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Tubeless road - it actually works

  • 10-12-2017 3:26pm
    #1
    Registered Users Posts: 1,714 ✭✭✭ brownian


    I got my first puncture on my Schwalbe Pro One tubeless setup today. Naturally, it was freezing and raining.

    I noticed the back wheel felt a bit soft, so I stopped and squeezed it. Sure enough, deffo losing/lost air. Rode on a bit, hoping it'd self-seal, like the theory says.

    Five minutes later, had another squeeze. Seems stable. Whip out the pump, lash in some air, so it feels properly hard again (70 PSI? Hard to say in the rain etc., but certainly good to ride).

    Four hours later (snow, slush, water, even the odd bit of tarmac), safely home. There is a nasty little cut in the tyre, but no air coming out at all.

    While I'm at it - the tubeless do seem to be faster than my usual Conti GP4000sIIs. Certainly hitting a lot of strave PMs without obvious additional effort. The new tubeless wheels are 33mm rims (AL33s), and so a bit more aero, in theory than the 22mm climbing wheels I'd usually use (and also about 350g heavier). I can't see the rims making a big difference (happy to be corrected), so inclined to credit the tubeless.

    Anyway, that's just for anyone considering going tubeless - all my experience (maybe 500km) to date is positive.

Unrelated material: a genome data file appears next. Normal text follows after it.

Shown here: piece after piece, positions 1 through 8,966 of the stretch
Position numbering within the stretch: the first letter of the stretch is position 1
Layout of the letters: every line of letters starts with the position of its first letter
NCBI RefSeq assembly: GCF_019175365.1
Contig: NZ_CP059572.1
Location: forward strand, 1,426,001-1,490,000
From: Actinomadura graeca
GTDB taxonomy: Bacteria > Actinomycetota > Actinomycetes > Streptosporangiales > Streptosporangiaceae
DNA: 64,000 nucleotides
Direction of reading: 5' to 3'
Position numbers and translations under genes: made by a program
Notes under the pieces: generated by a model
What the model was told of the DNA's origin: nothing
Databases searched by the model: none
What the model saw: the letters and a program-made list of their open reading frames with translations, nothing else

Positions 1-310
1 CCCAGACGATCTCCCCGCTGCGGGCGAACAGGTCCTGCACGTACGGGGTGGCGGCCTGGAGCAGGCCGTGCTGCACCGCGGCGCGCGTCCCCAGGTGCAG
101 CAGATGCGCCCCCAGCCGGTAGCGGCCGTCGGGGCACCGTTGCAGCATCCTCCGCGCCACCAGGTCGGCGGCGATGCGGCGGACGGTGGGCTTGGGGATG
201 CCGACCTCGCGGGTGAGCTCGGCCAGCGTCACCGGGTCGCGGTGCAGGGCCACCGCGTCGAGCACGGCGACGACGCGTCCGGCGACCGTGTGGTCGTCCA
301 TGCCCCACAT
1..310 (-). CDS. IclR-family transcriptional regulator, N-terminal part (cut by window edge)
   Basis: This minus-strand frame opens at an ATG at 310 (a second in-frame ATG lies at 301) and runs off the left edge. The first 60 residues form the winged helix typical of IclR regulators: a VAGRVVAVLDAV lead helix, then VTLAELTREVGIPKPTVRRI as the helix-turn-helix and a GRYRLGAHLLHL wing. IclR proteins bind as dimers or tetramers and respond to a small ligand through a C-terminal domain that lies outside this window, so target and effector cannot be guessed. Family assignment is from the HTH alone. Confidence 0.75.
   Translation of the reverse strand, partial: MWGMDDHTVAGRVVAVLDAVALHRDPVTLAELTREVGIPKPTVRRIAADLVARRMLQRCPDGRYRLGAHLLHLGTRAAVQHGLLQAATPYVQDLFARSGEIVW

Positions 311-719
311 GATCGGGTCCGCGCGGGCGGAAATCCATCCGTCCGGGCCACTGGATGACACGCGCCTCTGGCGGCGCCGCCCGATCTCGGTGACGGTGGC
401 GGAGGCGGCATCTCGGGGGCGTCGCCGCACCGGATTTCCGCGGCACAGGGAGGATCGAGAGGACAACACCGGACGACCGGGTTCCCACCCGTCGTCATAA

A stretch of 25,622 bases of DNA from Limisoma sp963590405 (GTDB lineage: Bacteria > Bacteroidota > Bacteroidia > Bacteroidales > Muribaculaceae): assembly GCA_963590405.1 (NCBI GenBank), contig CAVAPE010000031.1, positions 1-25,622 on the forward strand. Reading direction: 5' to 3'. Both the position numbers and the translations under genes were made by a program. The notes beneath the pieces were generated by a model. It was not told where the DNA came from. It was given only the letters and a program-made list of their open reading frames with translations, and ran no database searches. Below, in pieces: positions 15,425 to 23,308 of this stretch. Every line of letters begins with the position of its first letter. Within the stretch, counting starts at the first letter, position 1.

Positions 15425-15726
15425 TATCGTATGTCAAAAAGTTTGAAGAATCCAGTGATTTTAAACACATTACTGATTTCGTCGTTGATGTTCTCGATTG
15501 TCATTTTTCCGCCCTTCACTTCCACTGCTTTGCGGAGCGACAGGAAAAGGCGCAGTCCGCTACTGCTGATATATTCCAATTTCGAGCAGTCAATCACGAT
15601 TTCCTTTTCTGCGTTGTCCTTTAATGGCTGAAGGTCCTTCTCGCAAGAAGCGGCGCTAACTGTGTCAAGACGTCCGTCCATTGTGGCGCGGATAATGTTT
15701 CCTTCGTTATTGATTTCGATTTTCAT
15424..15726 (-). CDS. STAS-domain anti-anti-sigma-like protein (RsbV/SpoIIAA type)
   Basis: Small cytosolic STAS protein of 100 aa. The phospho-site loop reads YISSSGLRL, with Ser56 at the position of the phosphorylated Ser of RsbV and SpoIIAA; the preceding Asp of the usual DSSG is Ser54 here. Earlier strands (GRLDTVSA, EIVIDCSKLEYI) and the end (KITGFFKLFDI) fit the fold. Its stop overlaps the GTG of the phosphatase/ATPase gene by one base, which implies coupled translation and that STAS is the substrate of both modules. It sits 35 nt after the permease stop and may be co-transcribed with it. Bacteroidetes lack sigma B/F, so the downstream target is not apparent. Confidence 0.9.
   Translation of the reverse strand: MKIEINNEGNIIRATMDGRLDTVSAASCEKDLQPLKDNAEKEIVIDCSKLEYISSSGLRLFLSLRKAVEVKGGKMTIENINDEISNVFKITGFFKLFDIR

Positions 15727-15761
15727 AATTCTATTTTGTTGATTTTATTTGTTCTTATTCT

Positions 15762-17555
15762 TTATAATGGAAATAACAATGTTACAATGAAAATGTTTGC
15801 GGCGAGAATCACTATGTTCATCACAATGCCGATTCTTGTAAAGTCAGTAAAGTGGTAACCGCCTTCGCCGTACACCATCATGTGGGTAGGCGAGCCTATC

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Comments

  • Registered Users Posts: 6,546 ✭✭✭ Eamonnator


    During the summer, i got a set of Prime carbon wheels, which are tubeless ready. I used them with regular tubes and tyres.
    Last month, I decided to go tubeless. I bought a pair of Schwalbe Pro 1s. I put them on(with great difficulty) but I cannot get them to inflate. I've used washing up liquid to try and get them to seal. I tried copious amounts of sealant(60ml per tyre). I used a track pump, CO2 canisters and I even brought them to my local car tyre fitter, who used his compressor type inflator.
    Nothing has worked.
    Did you have any trouble installing?
    And can you give me any advice?


  • Registered Users Posts: 3,477 ✭✭✭ rollingscone


    Eamonnator wrote: »
    During the summer, i got a set of Prime carbon wheels, which are tubeless ready. I used them with regular tubes and tyres.
    Last month, I decided to go tubeless. I bought a pair of Schwalbe Pro 1s. I put them on(with great difficulty) but I cannot get them to inflate. I've used washing up liquid to try and get them to seal. I tried copious amounts of sealant(60ml per tyre). I used a track pump, CO2 canisters and I even brought them to my local car tyre fitter, who used his compressor type inflator.
    Nothing has worked.
    Did you have any trouble installing?
    And can you give me any advice?

    The GCN tubeless tutorial covers basically everything.


  • Registered Users Posts: 6,546 ✭✭✭ Eamonnator


    The GCN tubeless tutorial covers basically everything.

    It doesn't cover Stupid, which until now, I didn't know I was. I've tried all that, still no good. It's cracking me up. I wouldn't mind, but I used tubeless tyre on MTBs for years without any hassle.


  • Registered Users Posts: 789 ✭✭✭ columbus_66


    Eamonnator wrote: »
    During the summer, i got a set of Prime carbon wheels, which are tubeless ready. I used them with regular tubes and tyres.